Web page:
A new report indicates that Google is working on a new camera API, which will enhance the camera experience on an Android smartphone.
Ars Technica in a report has published some changes expected in the new API, including support for RAW image output. As per the report, the RAW images are modestly compressed and processed when compared to a JPEG format, which is a default format for clicked images on Android smartphones. The RAW images would increase the amount of correction possible, and programs like Photoshop can do much more with a RAW file than a JPEG. It’s worth pointing out that Nokia has already introduced the RAW image output support in the flagship Windows Phone 8 phablet, Lumia 1520.
Further, the report reveals a month old batch of code that showed the new camera API was in the works. The code was first spotted by app developer Josh Brown. The code said, “DO NOT MERGE: Hide new camera API. Not yet ready.”
In addition, the alleged new camera API is rumoured to bring face-detection feature which would include bounding boxes around faces and centre coordinates, while Android’s OEM partners like Samsung, Sony and HTC have already introduced the face-detection feature in their top-end smartphones. Another expected addition is a revamped burst mode and a major overhaul to the image quality. The report includes documentation with phrases like substantially improved capabilities and fine-grain control, suggesting that Google is working closely on image details.
The leaked APIs also suggested that Google might bring removable camera support, much like Sony’s Cyber-shot DSC-QX100 and DSC-QX10 lens cameras, to Android smartphones. The report notes the API for removable camera, saying: “The camera device is removable and has been disconnected from the Android device, or the camera service has shut down the connection due to a higher-priority access request for the camera device.” The report does not reveal any details about the release of the new API for Android.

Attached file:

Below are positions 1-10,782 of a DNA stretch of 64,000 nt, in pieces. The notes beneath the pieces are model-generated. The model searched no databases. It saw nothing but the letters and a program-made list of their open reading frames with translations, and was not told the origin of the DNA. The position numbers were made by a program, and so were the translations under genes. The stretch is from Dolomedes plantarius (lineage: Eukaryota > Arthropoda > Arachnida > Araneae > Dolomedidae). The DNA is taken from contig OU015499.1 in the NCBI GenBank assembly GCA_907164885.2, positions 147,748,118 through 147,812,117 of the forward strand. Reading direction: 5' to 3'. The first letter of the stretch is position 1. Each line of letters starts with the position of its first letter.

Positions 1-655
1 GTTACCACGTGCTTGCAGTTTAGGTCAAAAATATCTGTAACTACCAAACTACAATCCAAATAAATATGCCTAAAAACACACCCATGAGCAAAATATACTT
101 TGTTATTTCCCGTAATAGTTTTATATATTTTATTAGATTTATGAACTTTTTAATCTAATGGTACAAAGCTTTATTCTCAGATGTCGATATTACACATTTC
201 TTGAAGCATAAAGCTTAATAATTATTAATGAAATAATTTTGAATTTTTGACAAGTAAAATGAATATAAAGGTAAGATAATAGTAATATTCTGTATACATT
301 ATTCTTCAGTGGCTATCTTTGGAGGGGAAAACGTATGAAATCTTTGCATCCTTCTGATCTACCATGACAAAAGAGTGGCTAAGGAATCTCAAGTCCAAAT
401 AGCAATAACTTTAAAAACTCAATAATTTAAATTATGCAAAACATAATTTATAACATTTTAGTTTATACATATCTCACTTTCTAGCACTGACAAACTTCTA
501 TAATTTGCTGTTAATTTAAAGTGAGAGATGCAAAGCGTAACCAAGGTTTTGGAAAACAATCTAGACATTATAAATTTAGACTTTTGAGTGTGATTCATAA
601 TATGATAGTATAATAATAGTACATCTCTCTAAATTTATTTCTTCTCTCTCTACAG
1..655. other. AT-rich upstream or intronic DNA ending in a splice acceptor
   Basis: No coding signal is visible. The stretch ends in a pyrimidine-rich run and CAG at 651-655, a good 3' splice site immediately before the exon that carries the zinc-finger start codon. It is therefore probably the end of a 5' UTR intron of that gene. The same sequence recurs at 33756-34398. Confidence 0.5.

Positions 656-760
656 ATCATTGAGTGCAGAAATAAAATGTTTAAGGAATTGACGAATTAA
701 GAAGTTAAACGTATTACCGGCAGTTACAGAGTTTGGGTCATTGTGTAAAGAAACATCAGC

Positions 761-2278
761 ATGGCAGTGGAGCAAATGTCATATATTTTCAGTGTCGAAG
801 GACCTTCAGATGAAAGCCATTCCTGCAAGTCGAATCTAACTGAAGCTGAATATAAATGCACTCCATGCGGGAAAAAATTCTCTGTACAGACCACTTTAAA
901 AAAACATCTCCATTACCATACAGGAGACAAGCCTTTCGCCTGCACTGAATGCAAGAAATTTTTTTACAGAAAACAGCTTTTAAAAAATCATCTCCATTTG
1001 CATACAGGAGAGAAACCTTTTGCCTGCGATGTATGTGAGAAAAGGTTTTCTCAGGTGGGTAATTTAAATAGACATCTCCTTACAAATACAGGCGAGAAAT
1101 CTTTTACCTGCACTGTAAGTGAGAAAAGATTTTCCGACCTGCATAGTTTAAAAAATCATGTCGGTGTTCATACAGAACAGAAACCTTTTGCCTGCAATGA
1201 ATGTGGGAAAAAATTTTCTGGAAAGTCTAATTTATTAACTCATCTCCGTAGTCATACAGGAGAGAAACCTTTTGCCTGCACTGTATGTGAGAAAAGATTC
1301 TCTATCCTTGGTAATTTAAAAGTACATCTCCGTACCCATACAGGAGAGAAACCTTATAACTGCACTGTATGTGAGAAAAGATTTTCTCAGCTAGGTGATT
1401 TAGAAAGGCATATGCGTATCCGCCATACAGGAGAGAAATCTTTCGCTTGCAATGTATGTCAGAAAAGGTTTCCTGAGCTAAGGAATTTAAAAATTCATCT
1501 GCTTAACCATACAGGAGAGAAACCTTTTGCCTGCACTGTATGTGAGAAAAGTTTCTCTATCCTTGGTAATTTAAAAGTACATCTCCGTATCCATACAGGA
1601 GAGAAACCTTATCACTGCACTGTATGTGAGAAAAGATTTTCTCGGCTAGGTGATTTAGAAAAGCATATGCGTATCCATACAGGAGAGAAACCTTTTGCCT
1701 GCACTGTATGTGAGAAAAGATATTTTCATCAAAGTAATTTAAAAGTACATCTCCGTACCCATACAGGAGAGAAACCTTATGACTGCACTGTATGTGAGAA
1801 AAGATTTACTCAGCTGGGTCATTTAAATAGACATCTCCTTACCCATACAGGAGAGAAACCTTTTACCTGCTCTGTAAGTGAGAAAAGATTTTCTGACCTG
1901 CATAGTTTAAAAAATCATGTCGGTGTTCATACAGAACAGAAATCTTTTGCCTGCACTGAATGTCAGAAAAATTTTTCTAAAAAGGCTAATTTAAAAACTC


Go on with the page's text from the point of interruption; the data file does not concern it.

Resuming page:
While announcing the Motorola Moto G at an event in Brazil, the Google-owned handset maker confirmed its intentions to get back into the Indian smartphone market next year, in early January.
A tweet by Guy Kawasaki later confirmed that the Motorola Moto G dual-SIM variant will be making it to the Indian market, as well as Brazil. The tweet said, “#MotoG Dual SIM will be available in India and Brasil.” Kawasaki confirmed the news via a question and answer session with Motorola.
While Motorola has confirmed the Moto G will be arriving in India, it has not revealed precise plans for the rollout. We expect it to be sold in India via Motorola’s official online channels, much like the Nexus devices on the Google Play store. There has been no word on Moto G India pricing but considering US pricing of $179 for 8GB model and $199 for 16GB model, it can be expected to be priced around Rs. 12,000 to Rs. 20,000 in India, including various taxes.
The Motorola Moto G runs Android 4.3 out-of-the-box and the Google-owned handset maker also has confirmed that the smartphone will be getting the Android 4.4 KitKat by January 2014.
The Moto G features a 4.5-inch HD ‘edge-to-edge’ display with a resolution of 720×1280 pixels (translating to a pixel density of 329ppi) and boasts a Corning Gorilla Glass 3 screen. Powered by a quad-core 1.2GHz Qualcomm Snapdragon 400 (Cortex-A7) processor coupled with an Adreno 305 GPU, the Moto G features 1GB of RAM. On the optics front, the Moto G sports a 5-megapixel rear camera along with an LED flash and also includes a 1.3-megapixel front-facing camera. The rear camera supports HD (720p) video recording.
The Motorola Moto G also features water-resistant nano-coating on the inside and outside. The Moto G packs a 2070mAh battery, which Motorola claims can deliver up to 30 percent more talktime than the Apple iPhone 5s.
Moto G – Google and Motorola’s new budget smartphone
To generate volume light, you must use a direct light source. 3ds Max standard directional lights work well – but you can also use V-Ray plane lights by increasing the directional parameter.
Start by adding a target directional light into your scene and position the light source and the target so that the light passes through the opening or window. The target must go beyond the floor or wall so that the volume light continues throughout. Avoid angling the direct light towards the camera otherwise you may end up with a washed out render due to the volume light covering the camera.